There is no other agency of government which can overrule actions that we take.” – Alan Greenspan

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The Federal Reserve (Fed) currently expects real economic growth for the foreseeable future to average below 2.00%. Japan, the United Kingdom, and the European region are forecasting an even more anemic pace. On numerous occasions, we have detailed the reasons the United States and many foreign nations are mired in economic stagnation. At the top of our list, is the overreliance on debt and the burden that decades of debt-driven-consumption policies have inflicted upon economic activity. To not only accommodate existing debt, but promote more debt, Keynesian schooled central bankers have presided over extremely easy monetary policy for years. Policy has been administered through a combination of low-interest rates and more recently, as desperation escalates to keep the economic engine from sputtering, money printing.

In “How Much is too Much” we shared the following graph that plots the exponentially increasing amounts of stimulus supplied by the Fed to combat recessions and “sub-par” economic growth.

Federal Reserve

The graph above, and many others comparing the actions taken by central banks over the last 30-40 years provides sufficient scale to understand the use of the word “extraordinary” to describe policy resulting from the Great Financial Crisis of 2008.

We thought it was worthwhile to extend the study to help you fully grasp the sheer lunacy of what has taken place over the last nine years. The fascinating chart below plots the size of the Bank of England’s (BOE) balance sheet as a percentage of GDP since the year 1700.

Data Courtesy: St. Louis Federal Reserve (FRED) and Bank of England

The size of the BOE’s balance sheet is nearly equivalent to the amount of stimulus supplied by the BOE. Note the red circle highlighting the sharp increase from 1929 to 1947. This period covered three devastating events for the United Kingdom. In 1929, the Great Depression began and strangled growth worldwide. At the time, the British Pound was the reserve currency, so the stifling of global trade imposed inordinate demands on the British Pound. Approximately ten years later they were heavily involved in WWII. The UK declared war on Nazi Germany in 1939 and experienced extensive destruction to their cities and infrastructure. In 1944, as the war was nearing an end, the Bretton Woods agreement was signed which marked the beginning of the end for the pound as the world’s reserve currency.

During this tumultuous 18-year period, the BOE’s balance sheet increased 180%, marking a significant change in the trend of the prior 250 years. Now consider that, over the last eight years, the amount of stimulus supplied by the BOE has increased 251%. Given the contrast, this graph effectively conveys the seriousness of the current economic situation in the UK and is symptomatic of all developed economies.

Given that the U.S. Federal Reserve was established in 1913, we do not have historical data comparable to what is shown in the BOE graph. That said, using various sources and the generous help of others (special thank you to Brett Freeze – Global Technical Analysis), we came up with the following chart going back to the Fed’s inception.

Data Courtesy: Global Technical Analysis and St. Louis Federal Reserve (FRED)

Like the BOE graph above, the contrast of recent growth of the Fed’s balance sheet (+428%) is nothing short of alarming. The fact that this posture has been sustained now for nearly a decade and is producing the weakest recovery on record is even more disconcerting.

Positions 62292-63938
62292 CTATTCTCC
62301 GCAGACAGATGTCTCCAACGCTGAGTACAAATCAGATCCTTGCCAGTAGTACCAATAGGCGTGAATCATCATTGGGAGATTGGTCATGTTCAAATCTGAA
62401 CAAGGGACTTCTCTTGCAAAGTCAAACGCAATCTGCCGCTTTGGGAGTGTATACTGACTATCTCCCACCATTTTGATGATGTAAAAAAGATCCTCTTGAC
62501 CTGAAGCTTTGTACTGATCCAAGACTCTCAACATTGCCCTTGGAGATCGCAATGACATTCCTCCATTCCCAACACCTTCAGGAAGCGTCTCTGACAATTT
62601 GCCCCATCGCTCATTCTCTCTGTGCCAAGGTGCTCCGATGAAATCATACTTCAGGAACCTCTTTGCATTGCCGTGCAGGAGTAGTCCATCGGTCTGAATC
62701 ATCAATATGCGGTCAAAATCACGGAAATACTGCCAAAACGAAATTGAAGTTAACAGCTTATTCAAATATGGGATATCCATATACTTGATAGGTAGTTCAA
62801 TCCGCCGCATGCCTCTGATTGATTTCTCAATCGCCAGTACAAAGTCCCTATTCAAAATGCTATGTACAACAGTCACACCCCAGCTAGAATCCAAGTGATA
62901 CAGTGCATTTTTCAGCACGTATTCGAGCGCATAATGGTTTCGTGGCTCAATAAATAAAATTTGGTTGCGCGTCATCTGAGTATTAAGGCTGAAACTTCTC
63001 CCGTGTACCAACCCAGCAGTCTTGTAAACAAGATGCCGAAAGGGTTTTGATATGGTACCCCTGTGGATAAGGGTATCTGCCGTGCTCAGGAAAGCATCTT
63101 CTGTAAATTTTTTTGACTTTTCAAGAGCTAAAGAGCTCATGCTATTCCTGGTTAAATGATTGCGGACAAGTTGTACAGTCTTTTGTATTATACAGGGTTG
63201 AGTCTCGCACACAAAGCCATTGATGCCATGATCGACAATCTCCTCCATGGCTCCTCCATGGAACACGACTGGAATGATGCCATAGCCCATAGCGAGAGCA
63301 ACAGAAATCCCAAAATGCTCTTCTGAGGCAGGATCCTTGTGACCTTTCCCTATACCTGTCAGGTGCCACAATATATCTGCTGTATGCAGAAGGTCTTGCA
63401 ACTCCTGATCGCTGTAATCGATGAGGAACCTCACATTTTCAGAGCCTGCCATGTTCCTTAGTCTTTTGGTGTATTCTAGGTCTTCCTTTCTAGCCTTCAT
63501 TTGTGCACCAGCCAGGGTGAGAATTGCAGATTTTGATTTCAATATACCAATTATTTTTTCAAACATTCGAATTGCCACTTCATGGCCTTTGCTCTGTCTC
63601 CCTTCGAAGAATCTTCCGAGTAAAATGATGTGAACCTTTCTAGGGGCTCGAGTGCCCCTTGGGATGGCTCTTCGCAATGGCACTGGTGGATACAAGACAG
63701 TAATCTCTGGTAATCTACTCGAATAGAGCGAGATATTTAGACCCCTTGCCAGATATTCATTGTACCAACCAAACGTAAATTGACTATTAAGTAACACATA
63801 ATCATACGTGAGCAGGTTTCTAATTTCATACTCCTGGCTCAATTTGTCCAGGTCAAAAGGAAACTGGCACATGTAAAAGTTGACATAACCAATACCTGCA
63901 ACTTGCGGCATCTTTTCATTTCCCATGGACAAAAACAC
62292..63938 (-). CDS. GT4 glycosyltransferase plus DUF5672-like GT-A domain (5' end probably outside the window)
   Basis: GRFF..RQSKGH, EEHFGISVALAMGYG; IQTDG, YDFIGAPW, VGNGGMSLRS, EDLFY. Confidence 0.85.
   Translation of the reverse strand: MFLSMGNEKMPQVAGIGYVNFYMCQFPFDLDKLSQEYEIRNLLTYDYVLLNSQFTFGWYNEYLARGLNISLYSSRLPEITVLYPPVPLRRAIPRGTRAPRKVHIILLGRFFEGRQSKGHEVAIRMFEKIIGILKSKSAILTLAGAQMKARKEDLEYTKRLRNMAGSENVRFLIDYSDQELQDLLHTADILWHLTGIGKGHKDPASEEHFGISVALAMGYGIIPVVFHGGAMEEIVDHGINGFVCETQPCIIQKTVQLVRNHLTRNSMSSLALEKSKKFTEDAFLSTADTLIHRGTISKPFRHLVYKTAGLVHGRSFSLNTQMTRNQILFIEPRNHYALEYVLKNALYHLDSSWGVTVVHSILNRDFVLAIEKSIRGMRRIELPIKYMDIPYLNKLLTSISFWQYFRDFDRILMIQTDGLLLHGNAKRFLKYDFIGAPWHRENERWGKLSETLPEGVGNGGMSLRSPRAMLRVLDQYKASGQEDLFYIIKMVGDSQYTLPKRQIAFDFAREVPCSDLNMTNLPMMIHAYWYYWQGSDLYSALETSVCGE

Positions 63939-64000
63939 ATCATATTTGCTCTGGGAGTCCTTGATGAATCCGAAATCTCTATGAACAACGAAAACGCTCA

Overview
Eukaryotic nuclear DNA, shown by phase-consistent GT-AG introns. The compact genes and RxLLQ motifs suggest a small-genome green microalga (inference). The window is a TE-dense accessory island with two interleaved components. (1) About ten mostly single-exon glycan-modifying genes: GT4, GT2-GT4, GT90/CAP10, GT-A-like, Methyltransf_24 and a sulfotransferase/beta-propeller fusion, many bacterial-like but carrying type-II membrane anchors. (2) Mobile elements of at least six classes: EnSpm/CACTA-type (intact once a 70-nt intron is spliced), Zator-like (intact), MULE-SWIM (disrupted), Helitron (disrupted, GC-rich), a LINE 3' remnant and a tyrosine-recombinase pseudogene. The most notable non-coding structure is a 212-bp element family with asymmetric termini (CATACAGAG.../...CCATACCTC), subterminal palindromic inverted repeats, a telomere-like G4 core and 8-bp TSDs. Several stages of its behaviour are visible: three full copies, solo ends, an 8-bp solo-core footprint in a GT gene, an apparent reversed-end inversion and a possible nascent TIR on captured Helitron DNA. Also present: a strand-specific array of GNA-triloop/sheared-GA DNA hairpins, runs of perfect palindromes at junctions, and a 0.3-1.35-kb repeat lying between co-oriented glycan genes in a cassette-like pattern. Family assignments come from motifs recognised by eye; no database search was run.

The graph below shows the tremendous growth of Japan’s and Europe’s central bank balance sheets since the crisis.

Data Courtesy: Bloomberg


There is clearly something wrong when a central bank prints money in rapidly growing amounts. Such a departure from prior trends enables other undesirable events to transpire. The Fed, Wall Street, and the media serve up complicated economic explanations for why this time is not different from the past. The evidence provided in these charts argue something is very different.

Our experiences during the Great Financial Crisis provided first-hand evidence of the instabilities caused by too much debt. The years since have been the denial of that evidence as the debt burden has only grown larger. There is little doubt that the years to come will eventually bear witness to the resolution.

The charts above illustrate that central bankers have been desperately trying to use liquidity to offset the prior excesses. However, this is not a liquidity problem it is an insolvency problem. Egregious improper use of their balance sheets has only made the prospects for resolution worse as zombie banks, companies, and consumer debt that should have been liquidated are imprudently allowed to survive. It is just an eventuality that the Minsky moment will arrive - the time when extensive amounts of debt must be written off, losses taken and financial institutions re-capitalized. When that day arrives, the central bankers and their sledge hammers of monetary policy will not have the precision required to patch the problems yet again. At that point, they can either allow the economy to naturally deleverage in what would certainly be a painful economic event or they can print even more money in further attempts to reflate the economy. Experience has shown that the second option, while it delays the inevitable, is every bit as painful as the first. Our guess is they will select option two and desperately try to kick the can as long as possible and extend the charade of the past few years.

Like a drug addict chasing the proverbial dragon, the world's central bankers are faced with the painful choice of rehab to break the grip of easy money or an on-going downward spiral toward economic demise.

Article by Michael Lebowitz, CFA - 720 Global